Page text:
Importance of Carbohydrates and using them correctly in diet

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Importance of Carbohydrates and using them correctly in diet

Postby dlcnurse » Sat Apr 12, 2008 5:14 am

While we talked about the glycemic index and the load previously in another article, it is still hard to figure out how to read those crazy tables and try to figure any thing out. So here we are going to discuss the GI and the GL (load) and how it has changed in just a short time.

The glycemic index is a system that takes into consideration of several factors; First-how fast the carbohydrate is digested; and secondly, how much it causes the glucose (sugar) to rise in the system.

How food is measured is by how fast it reacts and how low or high it will cause the sugar to rise. Lets take carrots for instance. Carrots are given a glycemic index of 47. If you read just this part, you would not think about adding carrots to your meals. But you would have to eat a pound and a half to raise the blood sugar even a small amount! So carrots actually are a good food to eat.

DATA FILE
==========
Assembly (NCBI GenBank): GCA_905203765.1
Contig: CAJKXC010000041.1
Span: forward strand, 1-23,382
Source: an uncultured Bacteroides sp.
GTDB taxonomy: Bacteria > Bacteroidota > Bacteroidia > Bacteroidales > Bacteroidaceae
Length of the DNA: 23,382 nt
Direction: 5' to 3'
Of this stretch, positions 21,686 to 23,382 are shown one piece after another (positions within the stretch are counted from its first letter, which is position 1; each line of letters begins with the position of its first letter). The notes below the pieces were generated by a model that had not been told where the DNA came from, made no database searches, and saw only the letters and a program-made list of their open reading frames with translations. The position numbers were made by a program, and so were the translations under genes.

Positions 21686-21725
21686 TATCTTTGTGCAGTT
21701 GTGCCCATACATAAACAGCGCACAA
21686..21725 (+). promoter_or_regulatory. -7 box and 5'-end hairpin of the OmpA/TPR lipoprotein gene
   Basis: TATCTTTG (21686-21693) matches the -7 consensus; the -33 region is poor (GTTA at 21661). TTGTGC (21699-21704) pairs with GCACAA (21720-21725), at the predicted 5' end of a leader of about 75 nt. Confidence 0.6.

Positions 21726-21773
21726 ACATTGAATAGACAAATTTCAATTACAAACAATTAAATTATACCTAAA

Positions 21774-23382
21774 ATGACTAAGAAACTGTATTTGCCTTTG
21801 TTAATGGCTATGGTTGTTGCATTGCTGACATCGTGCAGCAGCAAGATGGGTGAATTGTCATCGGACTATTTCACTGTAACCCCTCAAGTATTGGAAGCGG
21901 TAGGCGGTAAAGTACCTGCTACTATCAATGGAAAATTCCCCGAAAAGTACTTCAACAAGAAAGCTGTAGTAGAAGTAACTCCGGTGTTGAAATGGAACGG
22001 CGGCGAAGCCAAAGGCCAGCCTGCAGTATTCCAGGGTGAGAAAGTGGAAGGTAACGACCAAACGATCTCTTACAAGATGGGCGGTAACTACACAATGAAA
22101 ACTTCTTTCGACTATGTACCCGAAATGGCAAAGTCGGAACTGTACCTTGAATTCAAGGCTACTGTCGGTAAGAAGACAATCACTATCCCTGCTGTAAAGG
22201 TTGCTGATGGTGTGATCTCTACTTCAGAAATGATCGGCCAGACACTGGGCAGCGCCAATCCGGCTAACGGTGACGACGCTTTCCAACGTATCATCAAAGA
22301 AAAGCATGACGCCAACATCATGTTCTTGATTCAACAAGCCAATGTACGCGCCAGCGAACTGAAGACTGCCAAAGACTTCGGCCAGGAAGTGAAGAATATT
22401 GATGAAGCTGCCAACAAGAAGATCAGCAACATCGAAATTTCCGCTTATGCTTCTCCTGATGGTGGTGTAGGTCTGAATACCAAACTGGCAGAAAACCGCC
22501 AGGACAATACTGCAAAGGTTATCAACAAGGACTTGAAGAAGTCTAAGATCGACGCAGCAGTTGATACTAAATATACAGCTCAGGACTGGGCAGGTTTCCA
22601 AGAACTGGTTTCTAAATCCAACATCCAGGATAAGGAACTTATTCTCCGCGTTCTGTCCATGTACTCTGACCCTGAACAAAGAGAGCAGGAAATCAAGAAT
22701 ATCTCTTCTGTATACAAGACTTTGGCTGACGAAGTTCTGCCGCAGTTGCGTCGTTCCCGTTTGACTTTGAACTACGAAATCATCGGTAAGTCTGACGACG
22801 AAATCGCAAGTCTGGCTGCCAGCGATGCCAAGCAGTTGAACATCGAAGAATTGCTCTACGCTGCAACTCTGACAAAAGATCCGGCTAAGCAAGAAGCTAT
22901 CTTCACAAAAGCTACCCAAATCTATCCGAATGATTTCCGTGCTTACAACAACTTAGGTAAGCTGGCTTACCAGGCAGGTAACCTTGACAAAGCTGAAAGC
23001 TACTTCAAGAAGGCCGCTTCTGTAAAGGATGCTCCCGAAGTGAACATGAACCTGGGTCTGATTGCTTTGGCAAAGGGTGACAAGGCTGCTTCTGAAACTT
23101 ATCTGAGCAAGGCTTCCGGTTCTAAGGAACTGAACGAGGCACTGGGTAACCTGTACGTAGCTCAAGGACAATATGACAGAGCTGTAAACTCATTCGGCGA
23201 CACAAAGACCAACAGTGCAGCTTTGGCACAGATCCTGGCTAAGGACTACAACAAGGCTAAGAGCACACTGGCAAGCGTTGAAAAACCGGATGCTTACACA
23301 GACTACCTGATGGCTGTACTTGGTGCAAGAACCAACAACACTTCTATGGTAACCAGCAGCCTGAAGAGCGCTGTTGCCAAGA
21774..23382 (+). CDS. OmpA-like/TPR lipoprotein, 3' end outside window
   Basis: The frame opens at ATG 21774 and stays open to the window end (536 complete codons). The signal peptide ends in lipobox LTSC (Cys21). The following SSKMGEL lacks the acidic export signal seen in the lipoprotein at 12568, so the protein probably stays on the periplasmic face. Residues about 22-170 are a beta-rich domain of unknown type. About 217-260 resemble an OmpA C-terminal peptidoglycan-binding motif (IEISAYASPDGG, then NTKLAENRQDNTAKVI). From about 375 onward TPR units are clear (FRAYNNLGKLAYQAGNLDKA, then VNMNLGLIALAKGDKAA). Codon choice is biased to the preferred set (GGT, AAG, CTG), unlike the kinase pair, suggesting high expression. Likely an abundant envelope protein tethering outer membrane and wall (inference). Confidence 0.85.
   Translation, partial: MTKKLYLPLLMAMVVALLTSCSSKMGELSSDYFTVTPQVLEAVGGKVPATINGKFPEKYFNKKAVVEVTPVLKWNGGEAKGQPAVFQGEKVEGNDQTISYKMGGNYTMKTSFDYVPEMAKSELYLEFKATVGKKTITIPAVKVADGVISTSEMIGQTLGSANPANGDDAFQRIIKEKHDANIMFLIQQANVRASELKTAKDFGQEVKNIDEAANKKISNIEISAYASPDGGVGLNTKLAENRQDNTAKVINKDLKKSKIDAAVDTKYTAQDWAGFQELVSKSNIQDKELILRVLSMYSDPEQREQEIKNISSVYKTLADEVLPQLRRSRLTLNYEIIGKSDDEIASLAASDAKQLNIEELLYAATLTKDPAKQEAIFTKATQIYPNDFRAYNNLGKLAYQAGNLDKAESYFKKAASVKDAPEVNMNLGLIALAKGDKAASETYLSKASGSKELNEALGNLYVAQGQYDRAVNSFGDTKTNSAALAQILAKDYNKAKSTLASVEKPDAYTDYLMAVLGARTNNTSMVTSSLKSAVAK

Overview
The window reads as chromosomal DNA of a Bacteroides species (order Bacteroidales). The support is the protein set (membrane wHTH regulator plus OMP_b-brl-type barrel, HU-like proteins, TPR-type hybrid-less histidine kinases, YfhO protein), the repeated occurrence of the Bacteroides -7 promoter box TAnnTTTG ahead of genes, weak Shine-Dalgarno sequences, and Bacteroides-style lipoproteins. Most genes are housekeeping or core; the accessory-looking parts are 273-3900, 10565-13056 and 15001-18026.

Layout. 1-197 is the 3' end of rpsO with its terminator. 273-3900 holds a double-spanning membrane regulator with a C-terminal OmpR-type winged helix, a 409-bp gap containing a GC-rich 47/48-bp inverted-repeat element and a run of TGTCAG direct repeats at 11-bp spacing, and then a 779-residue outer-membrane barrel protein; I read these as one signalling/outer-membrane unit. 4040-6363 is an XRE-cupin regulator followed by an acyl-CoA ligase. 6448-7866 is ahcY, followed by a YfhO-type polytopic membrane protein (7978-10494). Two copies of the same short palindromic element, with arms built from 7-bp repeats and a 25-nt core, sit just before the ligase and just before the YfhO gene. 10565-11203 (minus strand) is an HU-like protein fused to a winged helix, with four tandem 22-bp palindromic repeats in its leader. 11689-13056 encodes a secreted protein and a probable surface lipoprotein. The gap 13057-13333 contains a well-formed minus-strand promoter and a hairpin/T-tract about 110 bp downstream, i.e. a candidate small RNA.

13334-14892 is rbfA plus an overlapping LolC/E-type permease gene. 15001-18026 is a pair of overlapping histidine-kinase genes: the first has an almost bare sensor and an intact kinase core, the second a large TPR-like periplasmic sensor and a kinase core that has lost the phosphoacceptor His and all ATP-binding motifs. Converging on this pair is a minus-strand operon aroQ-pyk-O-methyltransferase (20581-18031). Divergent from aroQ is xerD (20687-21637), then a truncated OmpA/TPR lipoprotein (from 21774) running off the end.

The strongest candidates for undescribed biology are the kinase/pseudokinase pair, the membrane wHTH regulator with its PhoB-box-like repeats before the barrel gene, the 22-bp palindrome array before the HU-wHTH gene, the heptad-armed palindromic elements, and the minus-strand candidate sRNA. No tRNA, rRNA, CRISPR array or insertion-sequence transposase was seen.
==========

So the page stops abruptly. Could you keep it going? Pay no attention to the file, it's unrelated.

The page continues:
A food with a low GI (glycemic index) rating will cause a small slow rise in blood sugar levels, whereas a food with a high GI will cause a fast and dramatic spike in blood sugars.
The GI is based on glucose-the fastest releasing carbohydrate- that is rated at 100.
And as in the other post in regards to the GI, High is 70 and over, Medium is 59-69, and a low GI is 55 or less.
Now, the Glycemic Load takes it one step higher than the GI. It takes into account the amount of carbohydrate in a food.
lets look at carrots again for an example.
Carrots have a GI of 47 but the Gycemic Load is only 3. So carrots eaten in moderate amounts will not rise your blood sugar dramatically.

The GL is calculated by dividing the GI of a food by 100 and multiplying the available carbohydrates in the food.
Heres an example: A apple has GI of 38 and its carb content is 16. So the equations is 0.38 x 16 = 6.08 Glycemic load
The GL provides a much more practical way of evaluating the effects of carbohydrates on blood sugars by combining the quality + quantity of carbohydrates into one number. Which makes it much more simpler to calculate then using the GI alone.

To be continued.... Part II- Carbohydrates - Breaking it down
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